Even if a federal judge finds Jared Lee Loughner incompetent to stand trial after a hearing this week, it's likely Loughner willl end up facing the charges against him in court eventually.
Having serious mental illness alone is not enough to make a defendant incompetent to face charges. And if a defendant is at first found incompetent, he can spend months or even years in government mental-health facilities as doctors work to restore him to competence.
That's especially true in high-profile cases like Loughner's, attorneys and psychological experts said. Loughner, whose competency hearing is scheduled for U.S. District Court in Tucson Wednesday, showed signs of psychological breaks from reality in the years before the Jan. 8 shooting spree. But that likely will not stand in the way of a trial.
"The vast majority of psychotic defendants are restored" to competence, said Mary Alice Conroy, a psychology professor at Sam Houston State University in Huntsville, Texas, who for years worked as a forensic psychologist in the federal prison system. "About 90 percent of the defendants who are incompetent are restored to competency."
Notorious recent cases have shown that to be true in Tucson. David "Nick" Delich is scheduled to face trial in the 2008 killing of Tucson police Officer Erik Hite, although Delich showed strong signs of psychosis at the time of the shooting and was declared incompetent in April 2010.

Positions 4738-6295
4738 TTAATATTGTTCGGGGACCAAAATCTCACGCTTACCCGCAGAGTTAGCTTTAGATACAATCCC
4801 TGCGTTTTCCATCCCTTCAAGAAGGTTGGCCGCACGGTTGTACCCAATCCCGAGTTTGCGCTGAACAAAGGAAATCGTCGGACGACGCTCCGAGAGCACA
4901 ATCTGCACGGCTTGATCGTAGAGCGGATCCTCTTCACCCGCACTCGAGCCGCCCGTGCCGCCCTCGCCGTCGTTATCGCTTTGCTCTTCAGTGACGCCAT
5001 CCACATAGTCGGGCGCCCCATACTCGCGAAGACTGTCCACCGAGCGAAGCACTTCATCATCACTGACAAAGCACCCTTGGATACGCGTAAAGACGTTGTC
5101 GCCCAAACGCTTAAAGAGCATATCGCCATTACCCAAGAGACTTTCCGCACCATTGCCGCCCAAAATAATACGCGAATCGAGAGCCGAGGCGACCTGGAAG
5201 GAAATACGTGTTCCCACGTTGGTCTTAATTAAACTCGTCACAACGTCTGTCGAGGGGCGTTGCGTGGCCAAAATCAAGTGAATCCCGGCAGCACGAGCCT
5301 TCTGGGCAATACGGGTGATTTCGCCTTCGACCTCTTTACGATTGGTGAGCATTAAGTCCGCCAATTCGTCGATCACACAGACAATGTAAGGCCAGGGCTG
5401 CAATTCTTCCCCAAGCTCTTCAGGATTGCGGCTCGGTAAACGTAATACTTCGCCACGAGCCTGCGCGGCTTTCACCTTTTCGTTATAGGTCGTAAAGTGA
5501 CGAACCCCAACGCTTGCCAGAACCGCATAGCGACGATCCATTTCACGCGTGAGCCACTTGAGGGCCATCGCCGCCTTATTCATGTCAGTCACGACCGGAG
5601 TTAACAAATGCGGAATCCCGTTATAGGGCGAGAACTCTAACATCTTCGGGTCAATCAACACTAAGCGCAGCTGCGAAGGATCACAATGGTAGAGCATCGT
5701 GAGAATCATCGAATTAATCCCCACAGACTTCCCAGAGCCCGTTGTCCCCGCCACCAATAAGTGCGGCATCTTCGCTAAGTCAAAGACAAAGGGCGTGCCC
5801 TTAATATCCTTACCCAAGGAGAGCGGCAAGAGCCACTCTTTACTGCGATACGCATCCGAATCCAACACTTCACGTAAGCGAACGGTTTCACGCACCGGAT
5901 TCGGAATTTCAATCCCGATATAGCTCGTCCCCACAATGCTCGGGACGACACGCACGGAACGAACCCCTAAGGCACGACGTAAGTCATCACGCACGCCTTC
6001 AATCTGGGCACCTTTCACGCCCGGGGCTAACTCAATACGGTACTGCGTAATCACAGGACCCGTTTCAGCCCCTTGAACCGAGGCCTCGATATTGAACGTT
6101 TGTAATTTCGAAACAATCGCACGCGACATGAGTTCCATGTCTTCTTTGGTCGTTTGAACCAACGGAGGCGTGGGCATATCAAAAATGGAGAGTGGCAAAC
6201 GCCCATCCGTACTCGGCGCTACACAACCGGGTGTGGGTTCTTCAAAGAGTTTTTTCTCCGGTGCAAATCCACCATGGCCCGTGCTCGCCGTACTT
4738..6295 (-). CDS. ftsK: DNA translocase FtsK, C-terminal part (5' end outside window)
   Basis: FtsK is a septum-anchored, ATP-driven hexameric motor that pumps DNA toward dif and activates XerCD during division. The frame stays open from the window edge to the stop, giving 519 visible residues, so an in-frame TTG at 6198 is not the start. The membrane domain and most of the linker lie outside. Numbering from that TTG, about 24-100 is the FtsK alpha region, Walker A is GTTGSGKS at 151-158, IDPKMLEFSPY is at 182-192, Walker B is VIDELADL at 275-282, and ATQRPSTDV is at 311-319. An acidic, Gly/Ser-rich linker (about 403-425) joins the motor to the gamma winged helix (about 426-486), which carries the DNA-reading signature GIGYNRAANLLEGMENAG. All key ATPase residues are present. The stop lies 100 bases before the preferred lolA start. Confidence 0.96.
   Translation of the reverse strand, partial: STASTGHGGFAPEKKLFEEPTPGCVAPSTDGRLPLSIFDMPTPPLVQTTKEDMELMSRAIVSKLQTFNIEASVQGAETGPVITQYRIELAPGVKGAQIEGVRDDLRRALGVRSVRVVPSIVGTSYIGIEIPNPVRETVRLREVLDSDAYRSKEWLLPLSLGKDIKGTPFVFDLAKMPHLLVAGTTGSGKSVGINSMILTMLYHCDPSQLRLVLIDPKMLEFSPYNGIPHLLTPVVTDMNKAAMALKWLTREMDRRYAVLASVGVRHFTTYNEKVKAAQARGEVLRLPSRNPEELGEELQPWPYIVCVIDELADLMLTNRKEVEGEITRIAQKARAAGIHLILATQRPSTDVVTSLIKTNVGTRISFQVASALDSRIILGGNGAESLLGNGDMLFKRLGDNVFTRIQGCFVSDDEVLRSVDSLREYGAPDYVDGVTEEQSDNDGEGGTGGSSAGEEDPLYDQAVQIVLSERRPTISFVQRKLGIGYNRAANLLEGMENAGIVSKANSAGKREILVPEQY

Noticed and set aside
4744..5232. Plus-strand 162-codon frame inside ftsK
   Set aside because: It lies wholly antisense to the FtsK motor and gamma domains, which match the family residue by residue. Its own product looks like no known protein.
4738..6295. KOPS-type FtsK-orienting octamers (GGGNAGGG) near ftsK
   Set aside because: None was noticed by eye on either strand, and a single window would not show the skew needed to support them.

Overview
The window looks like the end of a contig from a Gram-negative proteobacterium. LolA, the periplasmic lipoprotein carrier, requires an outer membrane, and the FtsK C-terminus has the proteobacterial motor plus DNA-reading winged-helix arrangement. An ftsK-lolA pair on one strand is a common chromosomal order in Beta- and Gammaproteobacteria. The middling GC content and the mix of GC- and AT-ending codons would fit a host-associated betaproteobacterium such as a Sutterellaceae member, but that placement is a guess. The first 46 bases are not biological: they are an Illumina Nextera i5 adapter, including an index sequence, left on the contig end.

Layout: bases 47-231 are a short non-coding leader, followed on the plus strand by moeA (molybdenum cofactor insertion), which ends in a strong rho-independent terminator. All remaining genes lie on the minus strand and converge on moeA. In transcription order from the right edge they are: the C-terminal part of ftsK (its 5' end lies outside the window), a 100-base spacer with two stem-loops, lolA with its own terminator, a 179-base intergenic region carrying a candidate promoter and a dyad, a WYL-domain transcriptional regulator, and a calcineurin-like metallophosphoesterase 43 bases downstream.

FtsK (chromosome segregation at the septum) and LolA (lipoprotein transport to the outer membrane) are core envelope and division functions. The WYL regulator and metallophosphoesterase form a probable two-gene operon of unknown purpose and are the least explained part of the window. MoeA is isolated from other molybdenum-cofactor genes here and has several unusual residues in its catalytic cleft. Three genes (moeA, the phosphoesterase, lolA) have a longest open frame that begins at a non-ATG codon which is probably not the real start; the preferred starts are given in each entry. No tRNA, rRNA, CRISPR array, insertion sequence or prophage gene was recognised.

At the time of the killings, Delich told detectives he was in mental communication with a porn star and started shooting at a neighbor's house because he believed they were involved with torturing her and would attack him soon. It took about 10 months of Delich taking anti-psychotic medication before defense attorneys started to see improvement in his condition, they said.
In January, Pima County Superior Court Judge John Leonardo ruled Delich competent to stand trial.
Loughner's bizarre behavior at Pima Community College escalated last year until September, when officials saw a video he made on campus, saying students were being tortured there and declaring "This is my genocide school." That's when the college suspended him and kicked him off campus.
As bizarre as Loughner's behavior was, it wouldn't mean he's incompetent to stand trial. Loughner is charged with 49 crimes in the Jan. 8 shootings that killed 6 Tucsonans and wounded 13, including U.S. Rep. Gabrielle Giffords. He has pleaded not guilty.